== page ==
Friday, October 19, 2012

New Boo: PARANORMAL ACTIVITY 4


In case you haven’t been paying attention, Paranormal Activity, the very scary and wildly successful 2009 low-budget horror movie about a haunted house and the young couple living in it who decided to set up cameras to capture the evidence, has turned into an annual event. After two sequels, which in fact served as prequels that backed further and further away from the original haunting to find different vulnerable characters filming their homes at all hours, we’ve arrived at Paranormal Activity 4, the first since the first to take place in roughly present day and move the whole – at this point nearly lumbering – thing forward. Now, the narrative can has been kicked down the road a tiny bit.

What’s most surprising is how little that seems necessary at this point. After faltering with the mildly disappointing Paranormal Activity 2, producer-creator Oren Peli handed the reigns of the franchise to Henry Joost and Ariel Schulman. Their Paranormal Activity 3 is quite possibly the best movie that this concept can sustain, a movie of big scares and shocking, seamless effects, with sharp performances of sympathetic characters and inventive, playful maneuvering of the franchise’s tropes. With 4, Joost and Schulman return, but somehow in the interim their handling of the premise has grown irritating and played-out. Instead of using the locked-down camera angles and quietly accumulating dread for a good mix of suspense, humor, and scares, the movie feels tired, at once too much and not enough.

In typical P.A. fashion, the movie introduces us to a normal suburban family, living in a house that’s suddenly filled with things that go bump in the night. A little boy (Aiden Lovekamp), his teenage sister (Kathryn Newton) and her boyfriend from across the street (Matt Shively) are the ones who notice weird noises and strange movements and decide to set up cameras to capture the action. (This family has, rather conveniently, something like a half-dozen MacBooks around the house.) This time we get Skype chats and iPhones added to the mix of video sources, as well as a novel use of an Xbox’s Kinect motion sensors that somehow works to both reveal creepy disembodied movement and make it all seem so depressingly tangible. Instead of real innovation, these new sources of footage merely recycle the techniques of the preceding films to lesser effect.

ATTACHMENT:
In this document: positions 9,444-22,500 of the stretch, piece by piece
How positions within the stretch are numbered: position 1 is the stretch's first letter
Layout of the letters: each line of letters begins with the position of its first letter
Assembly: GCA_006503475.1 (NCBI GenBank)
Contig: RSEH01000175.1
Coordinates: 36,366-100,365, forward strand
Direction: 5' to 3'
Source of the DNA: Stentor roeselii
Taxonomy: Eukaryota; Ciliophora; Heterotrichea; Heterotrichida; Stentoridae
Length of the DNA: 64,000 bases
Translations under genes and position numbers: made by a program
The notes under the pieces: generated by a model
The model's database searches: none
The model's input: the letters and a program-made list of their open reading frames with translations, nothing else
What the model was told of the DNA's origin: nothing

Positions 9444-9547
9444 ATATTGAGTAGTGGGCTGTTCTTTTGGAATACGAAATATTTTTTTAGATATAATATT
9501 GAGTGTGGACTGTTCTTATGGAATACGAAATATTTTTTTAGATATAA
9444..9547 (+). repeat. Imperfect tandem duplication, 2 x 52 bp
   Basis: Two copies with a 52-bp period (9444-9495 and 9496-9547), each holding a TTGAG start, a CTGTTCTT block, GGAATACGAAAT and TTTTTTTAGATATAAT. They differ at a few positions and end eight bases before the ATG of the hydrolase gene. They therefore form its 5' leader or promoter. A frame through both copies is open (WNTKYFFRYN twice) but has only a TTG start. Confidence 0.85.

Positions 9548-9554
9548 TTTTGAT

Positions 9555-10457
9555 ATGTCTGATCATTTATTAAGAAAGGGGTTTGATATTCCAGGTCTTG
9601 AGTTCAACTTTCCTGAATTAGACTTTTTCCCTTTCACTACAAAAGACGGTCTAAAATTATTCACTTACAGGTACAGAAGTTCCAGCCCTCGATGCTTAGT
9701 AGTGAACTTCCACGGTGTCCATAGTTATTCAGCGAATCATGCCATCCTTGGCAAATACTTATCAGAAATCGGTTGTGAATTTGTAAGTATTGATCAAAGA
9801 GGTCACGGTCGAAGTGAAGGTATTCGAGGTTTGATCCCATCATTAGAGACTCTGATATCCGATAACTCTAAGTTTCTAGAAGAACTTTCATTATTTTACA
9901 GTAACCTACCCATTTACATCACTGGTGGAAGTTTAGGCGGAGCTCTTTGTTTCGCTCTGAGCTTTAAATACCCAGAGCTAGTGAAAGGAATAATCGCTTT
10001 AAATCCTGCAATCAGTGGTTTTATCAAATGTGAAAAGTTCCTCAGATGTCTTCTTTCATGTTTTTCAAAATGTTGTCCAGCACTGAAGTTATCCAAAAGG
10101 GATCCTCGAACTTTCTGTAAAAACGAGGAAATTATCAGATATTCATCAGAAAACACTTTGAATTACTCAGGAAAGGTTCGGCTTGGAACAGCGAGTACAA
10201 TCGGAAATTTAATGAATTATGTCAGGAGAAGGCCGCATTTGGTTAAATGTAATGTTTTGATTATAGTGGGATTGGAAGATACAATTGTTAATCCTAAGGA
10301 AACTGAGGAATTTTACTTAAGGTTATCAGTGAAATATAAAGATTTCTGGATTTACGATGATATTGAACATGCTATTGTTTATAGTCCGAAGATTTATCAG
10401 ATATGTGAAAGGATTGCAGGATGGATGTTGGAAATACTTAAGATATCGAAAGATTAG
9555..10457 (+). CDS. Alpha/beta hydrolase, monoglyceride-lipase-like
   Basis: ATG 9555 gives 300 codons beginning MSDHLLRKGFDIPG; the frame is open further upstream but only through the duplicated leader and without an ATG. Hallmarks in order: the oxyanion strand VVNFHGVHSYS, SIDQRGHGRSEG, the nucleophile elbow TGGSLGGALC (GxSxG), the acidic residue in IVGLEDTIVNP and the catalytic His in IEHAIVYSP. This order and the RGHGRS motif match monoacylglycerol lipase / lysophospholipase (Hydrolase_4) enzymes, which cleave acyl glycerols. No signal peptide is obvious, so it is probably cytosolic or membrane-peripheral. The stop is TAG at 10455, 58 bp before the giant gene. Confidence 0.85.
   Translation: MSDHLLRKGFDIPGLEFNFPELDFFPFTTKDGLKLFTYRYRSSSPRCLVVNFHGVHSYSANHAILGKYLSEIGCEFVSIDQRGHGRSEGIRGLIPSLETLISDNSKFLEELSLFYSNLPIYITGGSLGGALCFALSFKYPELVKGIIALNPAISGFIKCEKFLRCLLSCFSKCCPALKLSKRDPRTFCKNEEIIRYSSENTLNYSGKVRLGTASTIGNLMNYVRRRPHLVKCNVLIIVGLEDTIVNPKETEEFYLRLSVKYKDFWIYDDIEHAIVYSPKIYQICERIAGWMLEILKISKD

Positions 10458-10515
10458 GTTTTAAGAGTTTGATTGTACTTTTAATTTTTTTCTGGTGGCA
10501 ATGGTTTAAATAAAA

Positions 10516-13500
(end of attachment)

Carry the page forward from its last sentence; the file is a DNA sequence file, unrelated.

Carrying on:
All of this allows for the typical long-stretches-of-still-silence that is so familiar from the series, but unlike the third film, which put objects like an oscillating fan or a sheet to great visual effect, this film grows static in ways that feel like missed opportunities. I was ready for a big scare, or at least a bit of visual trickery, when a refrigerator door blocks most of the frame on several occasions, but no such luck. Rather than building creative illusions and eerie how’d-they-do-that freakouts around likable characters, we’ve got a generic bunch of mildly curious people wondering why sometimes they hear footsteps in an empty house or why the creepy kid (Brady Allen) across the street is so insistent that his imaginary friend has it out for his neighbors. There’s no sense of build or connection between the low-functioning scares.

After something like 70 minutes of sporadic sudden noises and quick movements, any one of which would be just about the least scary thing in any of the previous Paranormal Activity movies, there’s the typical climactic explosion of malevolent psychic energy, only this time it’s pushed so far that it’s loud, sustained, and over-the-top. This is clearly an attempt to fold large pieces of the narrative of the previous three together – the brief return of the possessed Katie (Katie Featherston) makes that intent more than clear – but it’s a nice try that falls flat. It’s an attempt to hint at explanations and provide big splashy shocks with people flung this way and that, sudden deaths, and all manner of abrupt appearances and rapid movements. But it’s such an overwhelming pile-up of nonsense that it’s underwhelming. The final image is most shocking for how completely miscalculated it feels, expanding the scope of it all to a comical extent. I still have a great deal of affection for this series, so the good news is that this fourth installment is not irreparably, franchise-killing bad. It’s simply the least effective of its kind, functional without working up the energy or imagination to really entertain.

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